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  1. LAST VERSION - 1.0 22-Mar-12 I think many of you would like to combine any data of your project, for example skin images, into a single file (package), and as necessary extract them from it. Moreover, it would be better to avoid creating temporary files on the disk. Yes, of course, you can use a resources of the executable file or native FileInstall() function, but in the first case you can not add data after compilation the script, the second case leads inevitably to write data to disk that is not good. Alternatively, you can use, for example, .zip archives, but here again you are limited to using only the files. For this reason, I decided to invent their own file format (.pkr) for storing any data (it can be a files or a memory data directly), and devoid of all the above shortcomings. Below is the detailed structure of the .pkr file (package). As you can see from the screenshot, the package consists of a header and one or more data packets following one another. The package header has a length of 256 bytes and represents PKHEADER structure that contains a basic information about .pkr file, including a short text comment. Here is a description of the PKHEADER structure. -------------------------------------------------------------------------------------------------- | PKHEADER | |--------------------------------------------------------------------------------------------------| | Offset | Length | Purpose | |--------|--------|--------------------------------------------------------------------------------| | 0 | 4 | The file signature (0x504B5221) | |--------|--------|--------------------------------------------------------------------------------| | 4 | 4 | The package version, 1.0 | |--------|--------|--------------------------------------------------------------------------------| | 8 | 8 | The file size, in bytes | |--------|--------|--------------------------------------------------------------------------------| | 16 | 4 | The number of packets in the package | |--------|--------|--------------------------------------------------------------------------------| | 20 | 4 | Reserved | |--------|--------|--------------------------------------------------------------------------------| | 24 | 8 | The absolute offset, in bytes, of the first packet in package | |--------|--------|--------------------------------------------------------------------------------| | 32 | 224 | The package comment, max 224 bytes (112 characters) | --------------------------------------------------------------------------------------------------The first four bytes of the .pkr file always contain the same sequence of bytes (signature) - 0x504B5221 ("PKR!" in ASCII characters). This allows to uniquely identify the package. Then follows a DWORD value representing the package version, currently 1.0 (0x00000100). Next is the size of the package file (INT64), in bytes. Although the size of the .pkr file is not limited, the length of one packet may not exceed a little more than 4 gigabytes (see below). Note that the value of this member should be equal to the actual file size, otherwise it is assumed that the package is damaged. The next member (DWORD) of the structure contains the number of packets in the package. It should not be zero, since it is not allowed to create empty packages. The next four bytes are reserved for future use. The sixth member (INT64) of the PKHEADER structure is the most important and contains an offset of the first packet in the package from the beginning of a file, in bytes. This means that the first packet does not necessarily follow immediately after the header. The latest in the package header is a comment. The length of the comment is limited to 224 bytes (112 wide characters, including the null-terminating character). After the packet header may be located a Packet Relocation Table (PRT) of variable size that contains information for fast packets searching, but is not currently used and has a zero length. Following the PKHEADER and PRT begins a packets. Each packet consists of its own header and three data sections: Description, Info, and Data. Why three? Because so much easier to classify the data within the package. You will understand this when you try to use the library for their projects. A description of the packet (PKPACKET structure) shown in the following table. -------------------------------------------------------------------------------------------------- | PKPACKET | |--------------------------------------------------------------------------------------------------| | Offset | Length | Purpose | |--------|--------|--------------------------------------------------------------------------------| | 0 | 4 | The size, in bytes, of the packet header structure (40 bytes) | |--------|--------|--------------------------------------------------------------------------------| | 4 | 4 | The size, in bytes, of the description block, max 8192 bytes (4096 characters) | |--------|--------|--------------------------------------------------------------------------------| | 8 | 4 | The size, in bytes, of the information block, max 64 KB | |--------|--------|--------------------------------------------------------------------------------| | 12 | 4 | The size, in bytes, of the data block, max 4 GB | |--------|--------|--------------------------------------------------------------------------------| | 16 | 8 | The 64-bit unique identifier of the packet | |--------|--------|--------------------------------------------------------------------------------| | 24 | 4 | The checksum (CRC32) of the compressed data, or zero if no compression | |--------|--------|--------------------------------------------------------------------------------| | 28 | 4 | The uncompressed data size, in bytes, or zero if no compression | |--------|--------|--------------------------------------------------------------------------------| | 32 | 8 | Reserved | |--------------------------------------------------------------------------------------------------| | Description | |--------------------------------------------------------------------------------------------------| | Information | |--------------------------------------------------------------------------------------------------| | Data | --------------------------------------------------------------------------------------------------The first member (DWORD) of the PKPACKET structure always contains the length, in bytes, of the packet header and currently is 40 bytes, but can be changed in the future. The second, third, and fourth members (DWORD) of the structure contains the lengths of the corresponding data sections, in bytes. If any section is missing, the value of its length is zero. A full packet length, in bytes, can be calculated by summing the four values is listed above. The fifth member (INT64) of the structure represents a unique packet identifier (ID). It is a 64-bit positive number that uniquely identifies a packet within the package. The sixth and seventh members (DWORD) of the PKPACKET structure is used only if a data of the Data sections are compressed, otherwise have a zero values. In the case of compression, the sixth member of the structure contains the exact data size of the Data section, in bytes, after uncompression. The last member (INT64) of the packet header is reserved for future use. Immediately after the packet header begins a three data sections that are described in more detail below. The Description section is the first in the packet and designed to store any text information. It may be, for example, the name of the file, in the case of adding a file into the packet, or just a short description of the data that is in the packet. The maximum length of the this section is 8 kilobytes (8,192 bytes) or 4096 wide characters (including the null-terminating character). The Info section immediately follows after the Description section. Here you can store any auxiliary binary data, for example, the attributes of the file, the date and time that a file was created, last accessed, and last modified., or something else. Alternatively, you can store in this section are small files such as cursors, icons, etc. The length of this section is limited to 64 kilobytes (65,535 bytes). The Data section is the third in the packet, and used to store main packet data. The maximum length of this section may be up to 4 gigabytes (4,294,967,295 bytes). Moreover, the data of this section can be compressed by using the native LZ algorithm (not the most optimal but fast enough). These three data sections represents a one packet, and must follow continuously each other that as shown above. Furthermore, any or all of these sections can be missing in the packet. Then after the first packet immediately begins another packet, if any, etc. As you can see, the .pkr files have a simple structure consisting of the sequential blocks of data. Especially for ease of use of packages, I wrote the UDF library which you can download below. A detailed description of each function you can find inside the library. Also, the archive includes all the examples and supporting files. As an additional example, you can download the Package.pkr file containing the same files as the .zip archive, but only created by using this library. I hope this UDF library will be useful for your projects. Also, if anyone have any questions or comments, please post it in this thread. I will be glad to any feedback and constructive suggestions. Almost forgot, this library requires >WinAPIEx UDF library version 3.7 or later. Available functions Package UDF Library v1.0 Package.zip Examples Extracting file (Simple) Adding binary data (Simple) Extracting binary data (Simple) Addition Extraction GUI (Advanced)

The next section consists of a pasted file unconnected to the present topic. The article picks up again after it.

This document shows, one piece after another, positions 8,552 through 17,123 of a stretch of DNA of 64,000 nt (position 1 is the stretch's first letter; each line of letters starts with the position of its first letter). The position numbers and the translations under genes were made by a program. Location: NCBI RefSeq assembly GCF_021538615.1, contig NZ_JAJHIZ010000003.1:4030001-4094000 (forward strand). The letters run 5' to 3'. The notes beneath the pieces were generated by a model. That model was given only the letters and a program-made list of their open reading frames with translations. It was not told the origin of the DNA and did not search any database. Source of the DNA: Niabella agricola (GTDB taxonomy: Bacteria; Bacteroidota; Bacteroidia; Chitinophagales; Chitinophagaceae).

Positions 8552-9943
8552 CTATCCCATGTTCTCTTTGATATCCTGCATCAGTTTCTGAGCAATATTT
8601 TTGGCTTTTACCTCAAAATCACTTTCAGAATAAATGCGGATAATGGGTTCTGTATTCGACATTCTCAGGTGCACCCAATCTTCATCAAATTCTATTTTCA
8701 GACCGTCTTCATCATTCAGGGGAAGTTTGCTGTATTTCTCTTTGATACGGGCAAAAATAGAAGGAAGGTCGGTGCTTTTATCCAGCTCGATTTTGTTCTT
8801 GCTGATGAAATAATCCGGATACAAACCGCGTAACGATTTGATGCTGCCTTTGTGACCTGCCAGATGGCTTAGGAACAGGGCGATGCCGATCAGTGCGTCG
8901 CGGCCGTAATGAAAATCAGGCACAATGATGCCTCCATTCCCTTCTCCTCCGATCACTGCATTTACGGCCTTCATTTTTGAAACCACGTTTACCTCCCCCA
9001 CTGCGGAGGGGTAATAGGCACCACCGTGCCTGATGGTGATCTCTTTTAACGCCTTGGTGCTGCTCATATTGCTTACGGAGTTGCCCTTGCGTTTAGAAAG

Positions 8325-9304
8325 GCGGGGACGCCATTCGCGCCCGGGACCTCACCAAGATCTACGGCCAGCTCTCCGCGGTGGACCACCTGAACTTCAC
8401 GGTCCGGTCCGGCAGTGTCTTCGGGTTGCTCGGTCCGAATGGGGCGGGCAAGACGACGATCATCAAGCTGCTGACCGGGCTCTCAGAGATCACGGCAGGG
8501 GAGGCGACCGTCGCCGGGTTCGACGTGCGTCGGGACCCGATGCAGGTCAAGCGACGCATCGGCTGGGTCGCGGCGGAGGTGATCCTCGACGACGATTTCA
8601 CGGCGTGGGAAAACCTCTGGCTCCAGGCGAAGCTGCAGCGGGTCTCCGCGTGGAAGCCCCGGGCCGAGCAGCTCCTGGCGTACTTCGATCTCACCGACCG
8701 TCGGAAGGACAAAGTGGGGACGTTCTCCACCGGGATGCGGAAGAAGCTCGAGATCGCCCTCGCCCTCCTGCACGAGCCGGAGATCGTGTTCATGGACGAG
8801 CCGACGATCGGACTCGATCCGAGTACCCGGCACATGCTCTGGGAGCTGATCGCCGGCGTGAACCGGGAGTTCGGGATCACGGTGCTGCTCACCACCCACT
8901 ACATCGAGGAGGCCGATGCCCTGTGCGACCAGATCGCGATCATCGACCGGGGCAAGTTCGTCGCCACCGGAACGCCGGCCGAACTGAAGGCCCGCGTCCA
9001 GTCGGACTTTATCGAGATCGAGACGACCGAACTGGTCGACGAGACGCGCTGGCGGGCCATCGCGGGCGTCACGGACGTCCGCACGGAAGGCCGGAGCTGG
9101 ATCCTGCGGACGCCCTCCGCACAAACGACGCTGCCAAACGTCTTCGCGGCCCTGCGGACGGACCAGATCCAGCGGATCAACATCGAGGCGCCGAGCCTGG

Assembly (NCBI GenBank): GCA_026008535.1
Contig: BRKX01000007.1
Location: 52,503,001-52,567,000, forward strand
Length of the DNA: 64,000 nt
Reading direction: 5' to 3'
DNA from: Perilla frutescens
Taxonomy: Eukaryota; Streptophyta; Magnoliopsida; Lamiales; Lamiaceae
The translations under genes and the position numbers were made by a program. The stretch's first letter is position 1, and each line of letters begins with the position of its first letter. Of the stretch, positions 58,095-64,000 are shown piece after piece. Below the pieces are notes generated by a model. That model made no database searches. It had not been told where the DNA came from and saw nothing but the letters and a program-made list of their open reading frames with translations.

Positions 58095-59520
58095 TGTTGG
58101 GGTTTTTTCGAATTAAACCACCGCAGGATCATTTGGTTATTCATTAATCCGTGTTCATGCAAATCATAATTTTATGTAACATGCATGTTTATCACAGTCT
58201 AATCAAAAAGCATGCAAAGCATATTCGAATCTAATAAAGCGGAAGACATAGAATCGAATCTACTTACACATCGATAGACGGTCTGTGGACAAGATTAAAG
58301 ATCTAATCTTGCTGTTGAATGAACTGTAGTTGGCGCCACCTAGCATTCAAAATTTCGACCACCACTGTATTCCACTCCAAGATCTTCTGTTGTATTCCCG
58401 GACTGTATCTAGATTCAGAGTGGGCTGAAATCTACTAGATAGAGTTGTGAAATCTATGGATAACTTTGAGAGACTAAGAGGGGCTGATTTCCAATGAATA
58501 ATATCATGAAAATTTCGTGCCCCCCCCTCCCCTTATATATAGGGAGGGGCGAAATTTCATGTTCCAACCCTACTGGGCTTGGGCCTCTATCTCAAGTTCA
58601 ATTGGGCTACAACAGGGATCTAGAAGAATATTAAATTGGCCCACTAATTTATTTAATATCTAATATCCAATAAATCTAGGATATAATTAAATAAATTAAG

2. Hi, I have worked on a project for a friend and it needed to retreive some data in UDP packets, it was a challenge because I didn't know anything about that packets, and after few days of work I have managed to do what I wanted. The hardest part was to set a very strict filter for the cpu usage and for the script optimisation, so here is one : ;use filters with _PcapStartCapture ;retreive only tcp packets containing AABBCCDD, at the start of 8 and with a length of 4; like the StringMid func. tcp[8:4] == 0xAABBCCDD ;8th byte from the beginning of the tcp DATA, 4bytes length; always include the 0x to specify you are dealing with hex. And some funcs to split the different data from packets : ;$hCapture is the handle returned by _PcapStartCapture ; #FUNCTION# ==================================================================================================================== ; Name...........: _TCP_Recv ; Description ...: Retreives a TCP Packet and returns its data splitted ; Syntax.........: _TCP_Recv($hCapture, $iInstance = 0, $iTimeOut = 3000) ; Parameters ....: $hCapture - Capture handle ; $iInstance - Instance of the packet to retreive ; $iTimeOut - Timeout ; Return values .: Success - Array containing the packet data ; Failure - -1 (timedout) ; Author ........: FireFox (d3mon) ; Modified.......: ; Remarks .......: ; Related .......: _UDP_Recv ; Link ..........: ; Example .......: No ; =============================================================================================================================== Func _TCP_Recv($hCapture, $iInstance = 0, $iTimeOut = 3000) Local $blPacketCaptured = False, $iTimer_Capture, $aPacket, $iPacket $iTimer_Capture = TimerInit() While (TimerDiff($iTimer_Capture) < $iTimeOut Or $iTimeOut = -1) $aPacket = _PcapGetPacket($hCapture) If IsArray($aPacket) Then If $iPacket = $iInstance Then Local $aTCPPacket[21] $aTCPPacket[0] = StringMid($aPacket[3], 3, 12) ;Destination Mac Address $aTCPPacket[1] = StringMid($aPacket[3], 15, 12) ;Source Mac Address $aTCPPacket[2] = StringMid($aPacket[3], 27, 4) ;Type $aTCPPacket[3] = StringMid($aPacket[3], 31, 2) ;Version & Header length $aTCPPacket[4] = StringMid($aPacket[3], 33, 2) ;Differientiated Services Field $aTCPPacket[5] = StringMid($aPacket[3], 35, 4) ;Total Length $aTCPPacket[6] = StringMid($aPacket[3], 39, 4) ;Identification $aTCPPacket[7] = StringMid($aPacket[3], 43, 4) ;Fragment offset $aTCPPacket[8] = StringMid($aPacket[3], 47, 2) ;Time to live $aTCPPacket[9] = StringMid($aPacket[3], 49, 2) ;Protocol $aTCPPacket[10] = StringMid($aPacket[3], 51, 4) ;Header checksum $aTCPPacket[11] = StringMid($aPacket[3], 55, 8) ;Source IP Address $aTCPPacket[12] = StringMid($aPacket[3], 63, 8) ;Destination IP Address $aTCPPacket[13] = StringMid($aPacket[3], 71, 4) ;Source port $aTCPPacket[14] = StringMid($aPacket[3], 75, 4) ;Destination port $aTCPPacket[15] = StringMid($aPacket[3], 79, 8) ;Sequence number $aTCPPacket[16] = StringMid($aPacket[3], 87, 8) ;Acknowledgment number $aTCPPacket[17] = StringMid($aPacket[3], 95, 4) ;Flags $aTCPPacket[18] = StringMid($aPacket[3], 99, 4) ;Window size value $aTCPPacket[19] = StringMid($aPacket[3], 103, 4) ;Checksum ;107 to 110 = NULL data $aTCPPacket[20] = StringTrimLeft($aPacket[3], 110) ;Data Return $aTCPPacket EndIf $iPacket += 1 EndIf Sleep(50) WEnd Return -1 EndFunc ;==>_TCP_Recv ; #FUNCTION# ==================================================================================================================== ; Name...........: _UDP_Recv ; Description ...: Retreives an UDP Packet and returns its data splitted ; Syntax.........: _UDP_Recv($hCapture, $iInstance = 0, $iTimeOut = 3000) ; Parameters ....: $hCapture - Capture handle ; $iInstance - Instance of the packet to retreive ; $iTimeOut - Timeout ; Return values .: Success - Array containing the packet data ; Failure - -1 (timedout) ; Author ........: FireFox (d3mon) ; Modified.......: ; Remarks .......: ; Related .......: _TCP_Recv ; Link ..........: ; Example .......: No ; =============================================================================================================================== Func _UDP_Recv($hCapture, $iInstance = 0, $iTimeOut = 3000) Local $blPacketCaptured = False, $iTimer_Capture, $aPacket, $iPacket $iTimer_Capture = TimerInit() While (TimerDiff($iTimer_Capture) < $iTimeOut Or $iTimeOut = -1) $aPacket = _PcapGetPacket($hCapture) If IsArray($aPacket) Then If $iPacket = $iInstance Then Local $aUDPPacket[18] $aUDPPacket[0] = StringMid($aPacket[3], 3, 12) ;Source Mac Address $aUDPPacket[1] = StringMid($aPacket[3], 15, 12) ;Destination Mac Address $aUDPPacket[2] = StringMid($aPacket[3], 27, 4) ;Type $aUDPPacket[3] = StringMid($aPacket[3], 31, 2) ;Version & Header length $aUDPPacket[4] = StringMid($aPacket[3], 33, 2) ;Differientiated Services Field $aUDPPacket[5] = StringMid($aPacket[3], 35, 4) ;Total Length $aUDPPacket[6] = StringMid($aPacket[3], 39, 4) ;Identification $aUDPPacket[7] = StringMid($aPacket[3], 43, 4) ;Fragment offset $aUDPPacket[8] = StringMid($aPacket[3], 47, 2) ;Time to live $aUDPPacket[9] = StringMid($aPacket[3], 49, 2) ;Protocol $aUDPPacket[10] = StringMid($aPacket[3], 51, 4) ;Header checksum $aUDPPacket[11] = StringMid($aPacket[3], 55, 8) ;Source IP Address $aUDPPacket[12] = StringMid($aPacket[3], 63, 8) ;Destination IP Address $aUDPPacket[13] = StringMid($aPacket[3], 71, 4) ;Source port $aUDPPacket[14] = StringMid($aPacket[3], 75, 4) ;Destination port $aUDPPacket[15] = StringMid($aPacket[3], 79, 4) ;Length $aUDPPacket[16] = StringMid($aPacket[3], 83, 4) ;Checksum $aUDPPacket[17] = StringTrimLeft($aPacket[3], 86) ;Data Return $aUDPPacket EndIf $iPacket += 1 EndIf Sleep(50) WEnd Return -1 EndFunc ;==>_UDP_Recv ;for example convert the packet's source/dest IP Address to text ; #FUNCTION# ==================================================================================================================== ; Name...........: _HexIPAddressToText ; Description ...: Converts Hex IP Adress to text ; Syntax.........: _HexIPAddressToText($vhexIPAddress) ; Parameters ....: $vIPAddress - IP Address v4 (string, int) ; Return values .: Success - Converted IP Address ; Author ........: FireFox (d3mon) ; Modified.......: ; Remarks .......: ; Related .......: ; Link ..........: ; Example .......: No ; =============================================================================================================================== Func _HexIPAddressToText($vhexIPAddress) Local $sIPAddress For $iOffset = 1 To 8 Step 2 $sIPAddress &= Dec(StringMid($vhexIPAddress, $iOffset, 2)) & "." Next Return StringTrimRight($sIPAddress, 1) EndFunc ;==>_UDP_DecodeIPAddress Ops, almost forgot the Winpcap UDF available here : http://opensource.grisambre.net/pcapau3/ PS : If you find this helpful, please "like"/rate this post. Enjoy